50 Years of Film Studies

Film Critics, Curators & Scholars

Filmmaker Amie Siegel in discussion with author & film scholar Scott MacDonald
Filmmaker Amie Siegel (DDD/DDR) in discussion with author & film scholar Scott MacDonald (Avant-Garde Cinema), February 2015

Cornell Cinema’s history also includes an impressive list of visitors who were invited to campus to share their film scholarship, present their curatorial or archival work, introduce films or interview filmmakers they’d written about, and in some cases, lead workshops with aspiring film critics on campus. We offer a dozen representative visits here.

Richard Herskowitz Era

As part of Herskowitz’s Expanding Cinema series, he hosted Gerald O'Grady, a media scholar and former University at Buffalo professor of English, who led the media revolution in Buffalo in the early 1970s. O'Grady introduced the program “Experimental Films from Media Study,” including work by Hollis Frampton, Paul Sharits, James Blue, Barbara Lattanzi and Kathy High, in September 1988 to kick-off Herskowitz’s Media Buff. exhibition at the Johnson Museum of Art.

Cornell alum Jon Gartenberg ’73 worked for many years as a curator in the film archive of the Museum of Modern Art in New York, where he acquired, catalogued, and preserved films for the permanent collection. One of his signature projects was restoring the films of Andy Warhol, and he returned to campus in September 1990 to introduce Warhol’s Eat and Beauty #2 as part of the Expanding Cinema series The Films of Andy Warhol, curated by Jon Hanhardt from the Whitney Museum of American Art. Gartenberg went on to become President of Gartenberg Media Enterprises, a company that restores and distributes libraries of classic and avant-garde films.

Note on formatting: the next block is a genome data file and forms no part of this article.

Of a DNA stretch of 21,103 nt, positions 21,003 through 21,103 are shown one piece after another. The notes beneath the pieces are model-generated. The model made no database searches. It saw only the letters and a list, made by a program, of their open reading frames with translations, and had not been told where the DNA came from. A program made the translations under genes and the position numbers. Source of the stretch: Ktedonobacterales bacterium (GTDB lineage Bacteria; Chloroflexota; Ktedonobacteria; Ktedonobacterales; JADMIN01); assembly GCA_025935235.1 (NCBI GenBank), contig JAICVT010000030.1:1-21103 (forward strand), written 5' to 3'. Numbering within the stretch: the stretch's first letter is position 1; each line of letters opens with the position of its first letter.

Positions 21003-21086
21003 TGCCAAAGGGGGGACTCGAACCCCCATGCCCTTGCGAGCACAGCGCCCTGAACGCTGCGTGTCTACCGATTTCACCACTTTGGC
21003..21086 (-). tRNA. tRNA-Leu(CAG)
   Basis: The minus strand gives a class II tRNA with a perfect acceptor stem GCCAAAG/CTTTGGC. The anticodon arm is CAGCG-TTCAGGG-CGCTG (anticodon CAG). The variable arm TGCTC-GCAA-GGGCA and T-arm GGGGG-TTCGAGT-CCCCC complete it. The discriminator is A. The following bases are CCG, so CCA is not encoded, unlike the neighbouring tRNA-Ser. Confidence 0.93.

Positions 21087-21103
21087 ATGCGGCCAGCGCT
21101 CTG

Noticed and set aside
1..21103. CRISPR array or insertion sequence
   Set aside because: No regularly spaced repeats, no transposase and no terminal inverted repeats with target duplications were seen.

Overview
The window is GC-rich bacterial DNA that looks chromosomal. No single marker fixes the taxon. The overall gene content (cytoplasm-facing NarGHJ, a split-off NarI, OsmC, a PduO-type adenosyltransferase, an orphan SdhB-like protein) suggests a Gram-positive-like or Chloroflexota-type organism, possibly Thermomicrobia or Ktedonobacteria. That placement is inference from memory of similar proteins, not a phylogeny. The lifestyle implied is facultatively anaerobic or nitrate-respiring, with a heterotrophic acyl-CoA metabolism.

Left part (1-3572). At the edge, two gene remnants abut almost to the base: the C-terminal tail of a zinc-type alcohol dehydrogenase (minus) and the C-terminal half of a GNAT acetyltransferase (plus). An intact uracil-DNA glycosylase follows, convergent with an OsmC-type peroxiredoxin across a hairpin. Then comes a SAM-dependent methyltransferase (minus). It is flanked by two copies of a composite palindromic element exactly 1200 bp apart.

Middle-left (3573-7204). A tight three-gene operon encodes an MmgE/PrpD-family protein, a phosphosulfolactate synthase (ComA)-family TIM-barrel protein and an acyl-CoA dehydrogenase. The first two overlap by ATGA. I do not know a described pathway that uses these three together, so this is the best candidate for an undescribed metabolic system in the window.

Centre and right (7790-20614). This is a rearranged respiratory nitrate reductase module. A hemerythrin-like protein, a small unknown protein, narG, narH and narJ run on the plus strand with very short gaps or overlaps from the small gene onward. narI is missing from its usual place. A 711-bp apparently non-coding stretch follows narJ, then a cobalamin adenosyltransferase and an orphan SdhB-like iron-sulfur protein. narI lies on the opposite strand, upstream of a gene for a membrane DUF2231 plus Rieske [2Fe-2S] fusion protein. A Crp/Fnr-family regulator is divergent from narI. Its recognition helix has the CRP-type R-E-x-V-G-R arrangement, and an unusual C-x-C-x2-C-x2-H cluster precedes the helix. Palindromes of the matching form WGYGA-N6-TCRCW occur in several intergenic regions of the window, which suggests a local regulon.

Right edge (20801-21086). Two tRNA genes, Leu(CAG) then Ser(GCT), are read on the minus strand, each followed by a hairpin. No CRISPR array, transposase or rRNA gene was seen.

Film theorist Laura Mulvey presented Frida Kahlo and Tina Modotti (1983), her essayistic short film about the two artists who lived and worked in post-revolutionary Mexico, which she co-directed with Peter Wollen. The screening took place in March 1991 as part of the Expanding Cinema series The Artist in Society

Former New Yorker film critic Terrence Rafferty ’73, who chaired the Cornell Cinema Advisory Board when an undergraduate, returned to campus to introduce a new print of Jean Vigo’s L’Atalante (1934) and conduct a workshop for aspiring film reviewers in April 1991.

In conjunction with the Department of Architecture, Herskowitz presented a series on architecture in film, inspired by Donald Albrecht’s book Designing Dreams: Modern Architecture in the Movies. Albrecht spoke as part of a departmental lecture series following a rare screening of the French film classic L’Inhumaine (1924) by Marcel L’Herbier in March 1993.

Mary Fessenden Era

Fessenden hosted Thierry Frémaux, Artistic Director of the Institut Lumière, devoted to the preservation of the world’s cinema heritage, in November 1996, with Lumière: The First Picture Show, a program of newly restored shorts in 35mm, made between 1895 and 1900—some of the same films that were shown at the very first screening in Lyon in 1895. Four years later, Frémaux became the artistic director of the Cannes Film Festival. As of 2022, he continues to serve in this role, as well as the director of the Lumière Film Festival and general director of the Institut Lumière. Fessenden recalls he was an inspiring and delightful guest, who spoke passionately about his work at the Institut and left behind a number of Lumière flipbooks!

Film scholar Thomas Doherty came to campus to lecture on his book Pre-Code Hollywood: Sex, Immorality and Insurrection in American Cinema, 1930-1934  in November 2000, and Fessenden organized a screening of Gabriel Over the White House (1933), suggested by Doherty, which he introduced that evening.

Film scholar Judith Mayne, author of Directed by Dorothy Arzner (1994), introduced Arzner’s Working Girls (1931) in September 2003, which was showing as part of the NEA-supported Monday Night Classic Cinema series Directed by Dorothy Arzner, a touring exhibition of six restored 35mm film prints from the UCLA Film and Television Archive.